You know the muffins you see in every coffee shop? The giant ones with crunchy tops and moist cake-bread centers? Today I want to share with you a fabulous recipe for these classic bakery style chocolate chip muffins.
As a little girl, I’ve visited the United States at least once a year. I LOVED IT. What fascinated me the most about the place was that everything was HUGE. The stores, the streets, the buildings. THE MUFFINS! They were so big and tall and crunchy. I liked sitting at coffee shops in the mornings, watching businessmen and women, wandering in and out, getting their coffee with a giant muffin. Those are such sweet memories!
So far I have tried many different muffin recipes, searching desperately for just the right one. Most of the recipes produced more of a cakey texture, which is also delicious, but nothing like the real thing – the ones we love to snack on at our favorite bakery or coffee shop. Perfect both in texture and taste. Many argue whether there is a difference between a muffin and a cupcake (if you eliminate the frosting). The thing is, no matter what the texture is, if you bake it in a muffin pan, it’s a muffin. Only if it has frosting, can you call it a cupcake. So let’s not be petty about the name for a second and just talk about the texture. There is the cakey-texture muffin and the crunchy-top bread-cake muffin (which is the one we talk about today). When I make cupcakes I use a recipe that produces a tender, moist cake like texture. However, when I make a classic muffin, I imagine creating a product which is half bread – half cake and not too sweet.
A recipe that produces traditional, crunchy-top muffins goes like this:
1 3/4 – 2 cups flour
Leavening agent (baking powder or baking soda)
1/3 – 3/4 cup sugar
1/4 – 1/3 cup oil/melted butter
3/4 – 1 cup liquid* (milk, buttermilk, yogurt, sour cream etc.)
*What liquid should you choose? It depends. When I make classic chocolate chip muffins I like the mild taste of milk, because buttermilk, yogurt and sour cream give more of a bitter taste than milk. However, all of them make much moister muffins than milk does. The muffins will also keep longer and better due to the moisture. Believe me, I’ve tried them all 🙂 When the muffins contain fruits or other add-ins with a dominant flavor, I would definitely use buttermilk, yogurt or sour cream for more moisture.
In many recipes you will find that there are more eggs and more oil/butter than in this recipe, but with similar amounts of flour and liquid. More eggs and oil/butter will produce a prettier, richer, cake-like texture with a smoother top.
Making classic muffins is easy! You will need two bowls. In one put all the dry ingredients (including sugar), and in the other combine the eggs with the milk and oil/butter. Then add it to the dry ingredients and mix with a spatula or a wooden spoon. Mix as little as possible-just until the ingredients are combined, otherwise your muffins will turn out tough, heavy and flat. The batter will look lumpy and unattractive, which is exactly how it should be. Try to imagine how a muffin from a bakery looks like – its crusty top is lumpy and uneven. This method of mixing is the reason why. Last thing is to add your chocolate chips/fruits or whatever it is you choose to add to the batter– about 1-1 1/4 cups total. Mix just until combined.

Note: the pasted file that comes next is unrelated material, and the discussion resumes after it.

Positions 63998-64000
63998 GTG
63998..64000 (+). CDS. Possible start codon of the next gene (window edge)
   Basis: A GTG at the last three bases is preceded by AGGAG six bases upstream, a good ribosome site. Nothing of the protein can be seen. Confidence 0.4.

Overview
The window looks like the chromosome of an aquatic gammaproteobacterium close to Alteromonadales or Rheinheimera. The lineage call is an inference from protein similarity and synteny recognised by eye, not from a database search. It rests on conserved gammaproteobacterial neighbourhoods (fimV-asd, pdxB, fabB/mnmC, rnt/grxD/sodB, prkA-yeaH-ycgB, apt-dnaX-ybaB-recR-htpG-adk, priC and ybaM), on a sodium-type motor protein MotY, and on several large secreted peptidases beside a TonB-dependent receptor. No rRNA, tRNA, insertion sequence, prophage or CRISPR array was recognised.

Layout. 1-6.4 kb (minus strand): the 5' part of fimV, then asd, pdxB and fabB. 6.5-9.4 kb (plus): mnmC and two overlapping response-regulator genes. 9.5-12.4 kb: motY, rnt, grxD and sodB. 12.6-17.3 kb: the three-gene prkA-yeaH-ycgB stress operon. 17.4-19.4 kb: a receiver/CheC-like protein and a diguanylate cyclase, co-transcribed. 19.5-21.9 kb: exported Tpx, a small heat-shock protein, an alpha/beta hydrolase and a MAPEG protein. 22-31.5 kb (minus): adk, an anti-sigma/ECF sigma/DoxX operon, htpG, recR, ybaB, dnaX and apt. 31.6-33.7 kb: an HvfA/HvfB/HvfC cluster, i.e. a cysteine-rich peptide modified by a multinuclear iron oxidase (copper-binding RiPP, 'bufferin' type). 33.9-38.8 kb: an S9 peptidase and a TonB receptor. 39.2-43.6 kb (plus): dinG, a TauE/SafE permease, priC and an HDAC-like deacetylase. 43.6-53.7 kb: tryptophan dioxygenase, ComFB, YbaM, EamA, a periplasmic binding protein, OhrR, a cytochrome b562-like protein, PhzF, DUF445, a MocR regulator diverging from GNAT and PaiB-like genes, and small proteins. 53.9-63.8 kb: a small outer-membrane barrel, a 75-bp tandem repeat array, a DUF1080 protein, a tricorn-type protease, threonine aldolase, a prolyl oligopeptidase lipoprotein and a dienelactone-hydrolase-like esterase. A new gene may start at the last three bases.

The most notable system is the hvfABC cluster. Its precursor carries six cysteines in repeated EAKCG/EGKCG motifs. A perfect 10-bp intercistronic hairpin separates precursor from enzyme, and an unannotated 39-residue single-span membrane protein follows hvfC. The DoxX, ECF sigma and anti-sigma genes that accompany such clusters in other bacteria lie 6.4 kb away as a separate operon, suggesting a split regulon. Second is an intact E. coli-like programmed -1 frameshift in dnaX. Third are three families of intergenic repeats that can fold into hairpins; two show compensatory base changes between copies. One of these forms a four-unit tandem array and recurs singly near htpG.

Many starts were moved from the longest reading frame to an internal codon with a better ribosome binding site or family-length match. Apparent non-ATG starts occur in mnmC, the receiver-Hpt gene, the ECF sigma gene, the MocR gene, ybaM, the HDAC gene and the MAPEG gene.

And I have a few more notes and tips for you:
- Fill your muffin pans with batter almost all the way to the top.
- In order to get pretty domed muffins, start by baking the muffins at a very high temperature (about 425F) and after a few minutes lower it to the temperature that the recipe suggests. This way, the muffins rise quickly and the outside edges will set faster than the center, causing the muffin to have a peak. I’ve had my share of flat, spreading (batter spreading to the sides instead of rising up) muffins and after a little research, starting with a higher temperature has helped me solve this issue for good.
- If the muffin tops start to brown too fast on the outside but are not fully baked yet, open you oven and cover the pan with aluminum foil.
- Fill any empty tins in the muffin pan half full of water for even baking.
- Don’t over mix the batter. I know, I’ve mentioned it already, but it’s important. Mix just until all the ingredients are fully combined. For this recipe, the batter should look a bit lumpy. Lumpy is good!
- Baking time differs if you make mini muffins (8-12 mins), standard muffins (15-20 mins) and jumbo muffins (25-35 mins). You’ll know it’s done when a toothpick comes out clean, but not dry.
Some of you have asked me what kind of pan I use for these muffins. I have 2 pans – jumbo and standard, and I love them! Click here to get it.
- 1¾ cups (250 grams or 8.8 ounces) all-purpose flour
- 2½ teaspoons baking powder
- ⅔ cup (135 grams or 4.8 ounces) granulated sugar
- ¼ teaspoon salt
- 1 large egg, slightly beaten
- 1 cup milk
- ⅓ cup canola oil (or vegetable, safflower)
- 1 teaspoon vanilla extract
- 1 cup chocolate chips/chunks
- Preheat oven to 425F/220C degrees. Butter 12 muffin cups or line them with liner papers.
- In a large bowl sift together flour, baking powder and salt. Add sugar.
- In a medium bowl, mix the egg with the milk, oil and vanilla extract. Pour the wet ingredients into the dry ingredients and fold with a wooden spoon or a rubber spatula just until combined. Do not overmix. The batter should be quite thick and lumpy. Fold in chocolate chips.
- Divide the mixture between the muffin cups almost all the way to the top. Bake for 3 minutes and then reduce the oven temperature to 375F/190C and continue to bake for an additional 12-17 minutes (this is for standard size muffins. See post notes for jumbo and mini muffins baking times) until a toothpick inserted into the center of the muffin comes out clean. Cool for 10 minutes and then move to a wire rack to cool completely.
-Muffins are best the same day they are made.
-Muffins can be frozen for up to 2 months.